Ready for liftoff: UASpace launches satellite

Emilee Boster | @emileeboster, Contributing Writer

Update on Sunday, Feb. 6, at 9 p.m. Due to a radar system issue on Saturday, Feb. 5, NASA’s launch of ELaNa 41is now scheduled for Monday, Feb. 7. 

In a tweet, Space Launch Delta 45, said they’ve isolated the radar system issue and are working on a solution.

“We were disappointed that we didn’t get to watch the launch on Saturday, but we’re excited for the next launch opportunity and hopefully everything will be a go,” said Abby Feeder, the project manager for the BAMA-1 CubeSat program.

UASpace’s BAMA-1, a small CubeSat satellite, will launch into space this Saturday, Feb. 5.

Nine UA students are traveling to Cape Canaveral, Florida, to watch the launch in person. Members, advisers and supporters of UASpace can watch the launch through Astra’s livestream beginning at 11 a.m. CST.

BAMA-1 will launch from Rocket 3.3, created by Astra, a company founded in 2016 that makes low-cost rockets, and will orbit 312 miles above Earth. This will be the first rocket Astra has launched with a commercial payload and the first satellite launched into space by The University of Alabama.

In fall 2019 UASpace wrote a proposal to NASA to be part of the CubeSat Launch Initiative. In this program, NASA partners with schools and universities to launch CubeSats into space.

In 2020 NASA announced the satellites chosen to be part of the 11th round of the initiative; The University of Alabama’s BAMA-1 was one of them.

BAMA-1, a satellite the size of a loaf of bread, is testing drag sail technology. This technology will eliminate excessive space debris and shorten the deorbiting time of satellites.

John Baker, the faculty adviser for UASpace and a professor of aerospace engineering and mechanics, said excessive space debris is a current issue.

“The concern is that at some point in time you will get cascade collisions,” Baker said. “There will be so much debris that it will remove the ability to effectively use that orbit for satellites. It’s important that we start deorbiting things when they are at the end of their useful life, and the drag sail will do that.”

Ian Noonan, the president of UASpace and chief technical officer of BAMA-1, said a satellite with current technology deorbits in an average of five years, but he foresees that BAMA-1’s drag sail technology will deorbit in anywhere from 50 days to five months.

Noonan, a fourth-year aerospace engineering and MBA student, joined UASpace, formerly a “CubeSat club,” in 2018 after hearing Baker encourage engineering students to join.

“I’m very proud of this group and the work we have accomplished,” Noonan said. “I’m grateful to have been given this opportunity.”

Baker said the goal of UASpace was not just to create the CubeSat.

“The goal was also to inspire the next generation, especially in areas of Alabama that may not see the opportunity to go to college or participate in something like this,” he said.

UASpace has worked with local middle and high schools to encourage space exploration and engineering. In March 2020, the group created educational YouTube videos and worksheets. The worksheets cover science and math skills while also explaining UASpace’s CubeSat program for students in kindergarten through 12th grade.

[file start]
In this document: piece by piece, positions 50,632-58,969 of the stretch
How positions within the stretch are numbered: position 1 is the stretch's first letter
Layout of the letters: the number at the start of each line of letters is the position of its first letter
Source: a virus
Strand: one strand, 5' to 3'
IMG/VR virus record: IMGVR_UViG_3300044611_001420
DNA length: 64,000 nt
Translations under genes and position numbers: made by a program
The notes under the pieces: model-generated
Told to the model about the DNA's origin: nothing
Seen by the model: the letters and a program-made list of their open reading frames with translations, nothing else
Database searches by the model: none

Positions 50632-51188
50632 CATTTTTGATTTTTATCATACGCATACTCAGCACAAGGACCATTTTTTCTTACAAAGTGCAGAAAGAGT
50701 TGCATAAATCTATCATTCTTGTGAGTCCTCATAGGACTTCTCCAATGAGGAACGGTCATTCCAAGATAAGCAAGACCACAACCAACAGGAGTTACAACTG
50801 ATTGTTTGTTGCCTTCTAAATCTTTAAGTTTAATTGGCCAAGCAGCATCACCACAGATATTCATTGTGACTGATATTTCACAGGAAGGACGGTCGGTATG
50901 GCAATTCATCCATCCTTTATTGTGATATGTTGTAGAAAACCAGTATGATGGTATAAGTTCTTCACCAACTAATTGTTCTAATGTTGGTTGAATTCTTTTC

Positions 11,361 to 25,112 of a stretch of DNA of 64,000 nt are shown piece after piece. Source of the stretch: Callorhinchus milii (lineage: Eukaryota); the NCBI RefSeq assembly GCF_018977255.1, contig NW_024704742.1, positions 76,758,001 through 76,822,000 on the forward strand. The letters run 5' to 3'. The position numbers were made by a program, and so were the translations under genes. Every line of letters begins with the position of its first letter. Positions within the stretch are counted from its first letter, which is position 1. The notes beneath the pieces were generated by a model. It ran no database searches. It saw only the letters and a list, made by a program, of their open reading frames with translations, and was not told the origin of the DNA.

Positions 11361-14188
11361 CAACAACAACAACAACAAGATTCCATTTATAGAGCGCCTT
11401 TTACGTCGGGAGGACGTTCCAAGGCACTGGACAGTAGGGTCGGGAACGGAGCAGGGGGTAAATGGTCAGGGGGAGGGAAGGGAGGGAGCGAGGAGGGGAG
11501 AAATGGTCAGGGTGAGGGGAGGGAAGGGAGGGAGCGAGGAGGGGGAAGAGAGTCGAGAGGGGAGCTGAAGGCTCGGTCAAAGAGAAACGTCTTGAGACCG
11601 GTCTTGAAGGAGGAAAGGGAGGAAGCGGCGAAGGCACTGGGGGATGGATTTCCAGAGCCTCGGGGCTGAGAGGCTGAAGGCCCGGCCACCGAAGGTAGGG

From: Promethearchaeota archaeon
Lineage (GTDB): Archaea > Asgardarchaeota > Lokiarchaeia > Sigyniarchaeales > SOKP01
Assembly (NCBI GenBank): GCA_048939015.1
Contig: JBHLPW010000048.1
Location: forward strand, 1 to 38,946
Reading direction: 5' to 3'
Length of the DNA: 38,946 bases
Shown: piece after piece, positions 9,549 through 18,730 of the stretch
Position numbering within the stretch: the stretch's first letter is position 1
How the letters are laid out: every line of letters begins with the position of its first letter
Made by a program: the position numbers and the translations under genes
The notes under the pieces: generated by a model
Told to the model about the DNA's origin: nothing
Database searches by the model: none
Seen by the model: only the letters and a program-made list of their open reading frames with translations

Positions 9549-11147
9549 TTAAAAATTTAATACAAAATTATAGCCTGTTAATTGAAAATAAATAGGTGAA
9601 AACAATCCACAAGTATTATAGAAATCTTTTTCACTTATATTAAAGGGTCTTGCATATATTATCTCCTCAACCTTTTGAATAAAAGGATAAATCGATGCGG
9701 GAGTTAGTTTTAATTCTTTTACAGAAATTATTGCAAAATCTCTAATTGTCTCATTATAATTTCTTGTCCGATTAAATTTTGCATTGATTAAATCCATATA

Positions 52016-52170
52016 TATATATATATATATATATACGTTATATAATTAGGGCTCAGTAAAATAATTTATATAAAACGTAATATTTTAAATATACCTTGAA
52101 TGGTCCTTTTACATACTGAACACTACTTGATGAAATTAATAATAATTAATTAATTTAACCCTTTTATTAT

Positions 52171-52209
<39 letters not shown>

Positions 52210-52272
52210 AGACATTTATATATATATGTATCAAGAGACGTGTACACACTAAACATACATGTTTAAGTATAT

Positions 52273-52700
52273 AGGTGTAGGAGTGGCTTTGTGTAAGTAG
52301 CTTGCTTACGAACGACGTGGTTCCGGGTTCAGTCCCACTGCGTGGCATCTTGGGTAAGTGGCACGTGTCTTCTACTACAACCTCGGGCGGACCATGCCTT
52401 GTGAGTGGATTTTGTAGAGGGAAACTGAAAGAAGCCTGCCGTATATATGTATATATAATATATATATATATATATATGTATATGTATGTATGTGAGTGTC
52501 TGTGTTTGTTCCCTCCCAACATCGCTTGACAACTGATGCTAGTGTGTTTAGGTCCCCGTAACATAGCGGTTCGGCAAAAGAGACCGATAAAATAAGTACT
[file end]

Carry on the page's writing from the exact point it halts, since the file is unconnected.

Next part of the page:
Because the project has taken almost three years to complete, many students worked with BAMA-1 but graduated before the launch.

“We are really proud of these students who have gone through this program and the teams that we have. We have hit roadblocks, but we have found solutions together,” said Rohan Sood, a faculty adviser for UASpace and a professor of aerospace engineering and mechanics.

Mike Pope, an adviser for UASpace and a marketing professor, encourages students of all majors to join UASpace. In addition to learning about space exploration and engineering, students also learn program management and skills to communicate about technical subjects.

“I think I am most excited for the students who have come through, supported the program and are in industry now,” Pope said. “Just to be at this stage is very gratifying. We helped, but most of it was on the students’ shoulders.”

Abby Feeder, the project manager for the BAMA-1 CubeSat program, will graduate this spring with an MBA and master’s degree in aerospace engineering. Feeder said UASpace is in the beginning phases of planning its next CubeSat, BAMA-2.

“We are going to see how the [BAMA-1] launch goes,” Feeder said. “We are going to take that and make the next generation by adding in new technology, broadening the scope of what we want to do as its mission, and get as many students involved as possible.”

Feeder said UASpace will work with members, NASA and industry partners to decide what mission is best for BAMA-2.

NASA funded the BAMA-1 CubeSat’s launch from Astra’s Rocket 3.3. Lockheed Martin, Linc Research and the Alabama Space Grant Consortium funded the creation of the BAMA-1 CubeSat. UASpace has also received donations from the UA aerospace engineering and mechanics department.

Correction on Monday, Feb. 7: The CubeSat was made my UASpace, not Astra. The satellite will launch from a rocket made by Astra.